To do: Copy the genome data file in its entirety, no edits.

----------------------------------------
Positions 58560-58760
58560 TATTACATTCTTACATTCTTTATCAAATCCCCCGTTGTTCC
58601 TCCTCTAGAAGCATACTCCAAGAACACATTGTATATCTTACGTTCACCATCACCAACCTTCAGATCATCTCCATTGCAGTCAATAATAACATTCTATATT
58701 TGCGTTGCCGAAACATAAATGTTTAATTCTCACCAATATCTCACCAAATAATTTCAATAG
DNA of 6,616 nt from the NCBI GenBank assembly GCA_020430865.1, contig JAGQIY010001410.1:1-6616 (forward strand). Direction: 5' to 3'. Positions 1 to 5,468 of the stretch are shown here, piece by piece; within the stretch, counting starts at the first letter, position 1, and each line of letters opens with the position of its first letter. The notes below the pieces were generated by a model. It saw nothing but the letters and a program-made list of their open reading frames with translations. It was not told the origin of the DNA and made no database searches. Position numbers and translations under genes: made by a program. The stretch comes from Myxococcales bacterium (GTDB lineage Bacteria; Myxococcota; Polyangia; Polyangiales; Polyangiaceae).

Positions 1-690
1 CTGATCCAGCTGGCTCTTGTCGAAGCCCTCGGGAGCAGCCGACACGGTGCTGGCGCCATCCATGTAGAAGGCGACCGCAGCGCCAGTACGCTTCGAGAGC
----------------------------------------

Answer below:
Positions 58560-58760
58560 TATTACATTCTTACATTCTTTATCAAATCCCCCGTTGTTCC
58601 TCCTCTAGAAGCATACTCCAAGAACACATTGTATATCTTACGTTCACCATCACCAACCTTCAGATCATCTCCATTGCAGTCAATAATAACATTCTATATT
58701 TGCGTTGCCGAAACATAAATGTTTAATTCTCACCAATATCTCACCAAATAATTTCAATAG
DNA of 6,616 nt from the NCBI GenBank assembly GCA_020430865.1, contig JAGQIY010001410.1:1-6616 (forward strand). Direction: 5' to 3'. Positions 1 to 5,468 of the stretch are shown here, piece by piece; within the stretch, counting starts at the first letter, position 1, and each line of letters opens with the position of its first letter. The notes below the pieces were generated by a model. It saw nothing but the letters and a program-made list of their open reading frames with translations. It was not told the origin of the DNA and made no database searches. Position numbers and translations under genes: made by a program. The stretch comes from Myxococcales bacterium (GTDB lineage Bacteria; Myxococcota; Polyangia; Polyangiales; Polyangiaceae).

Positions 1-690
1 CTGATCCAGCTGGCTCTTGTCGAAGCCCTCGGGAGCAGCCGACACGGTGCTGGCGCCATCCATGTAGAAGGCGACCGCAGCGCCAGTACGCTTCGAGAGC